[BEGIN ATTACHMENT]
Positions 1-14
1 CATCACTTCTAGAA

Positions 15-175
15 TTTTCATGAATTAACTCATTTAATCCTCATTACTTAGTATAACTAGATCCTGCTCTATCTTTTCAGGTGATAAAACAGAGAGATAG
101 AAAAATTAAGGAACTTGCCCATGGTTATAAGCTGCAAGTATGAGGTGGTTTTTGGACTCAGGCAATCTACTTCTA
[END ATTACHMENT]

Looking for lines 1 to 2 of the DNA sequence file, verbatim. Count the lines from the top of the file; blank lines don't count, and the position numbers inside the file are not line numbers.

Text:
Positions 1-14
1 CATCACTTCTAGAA